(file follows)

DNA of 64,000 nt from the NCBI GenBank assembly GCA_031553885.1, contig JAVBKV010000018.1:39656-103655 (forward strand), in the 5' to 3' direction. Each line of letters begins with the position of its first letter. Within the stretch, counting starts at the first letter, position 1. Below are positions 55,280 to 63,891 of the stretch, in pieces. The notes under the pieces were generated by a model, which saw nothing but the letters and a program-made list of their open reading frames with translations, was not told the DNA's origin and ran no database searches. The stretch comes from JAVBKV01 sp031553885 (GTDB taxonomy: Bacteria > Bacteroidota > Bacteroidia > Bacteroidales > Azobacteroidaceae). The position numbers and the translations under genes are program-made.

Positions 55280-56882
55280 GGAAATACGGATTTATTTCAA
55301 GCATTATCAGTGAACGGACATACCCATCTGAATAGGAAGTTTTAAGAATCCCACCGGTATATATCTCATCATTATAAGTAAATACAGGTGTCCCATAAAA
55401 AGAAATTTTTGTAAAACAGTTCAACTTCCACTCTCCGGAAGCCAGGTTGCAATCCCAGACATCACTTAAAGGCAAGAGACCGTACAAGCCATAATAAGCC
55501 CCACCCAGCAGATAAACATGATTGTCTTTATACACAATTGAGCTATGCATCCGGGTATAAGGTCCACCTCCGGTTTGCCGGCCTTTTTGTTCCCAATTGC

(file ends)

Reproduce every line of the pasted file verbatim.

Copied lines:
DNA of 64,000 nt from the NCBI GenBank assembly GCA_031553885.1, contig JAVBKV010000018.1:39656-103655 (forward strand), in the 5' to 3' direction. Each line of letters begins with the position of its first letter. Within the stretch, counting starts at the first letter, position 1. Below are positions 55,280 to 63,891 of the stretch, in pieces. The notes under the pieces were generated by a model, which saw nothing but the letters and a program-made list of their open reading frames with translations, was not told the DNA's origin and ran no database searches. The stretch comes from JAVBKV01 sp031553885 (GTDB taxonomy: Bacteria > Bacteroidota > Bacteroidia > Bacteroidales > Azobacteroidaceae). The position numbers and the translations under genes are program-made.

Positions 55280-56882
55280 GGAAATACGGATTTATTTCAA
55301 GCATTATCAGTGAACGGACATACCCATCTGAATAGGAAGTTTTAAGAATCCCACCGGTATATATCTCATCATTATAAGTAAATACAGGTGTCCCATAAAA
55401 AGAAATTTTTGTAAAACAGTTCAACTTCCACTCTCCGGAAGCCAGGTTGCAATCCCAGACATCACTTAAAGGCAAGAGACCGTACAAGCCATAATAAGCC
55501 CCACCCAGCAGATAAACATGATTGTCTTTATACACAATTGAGCTATGCATCCGGGTATAAGGTCCACCTCCGGTTTGCCGGCCTTTTTGTTCCCAATTGC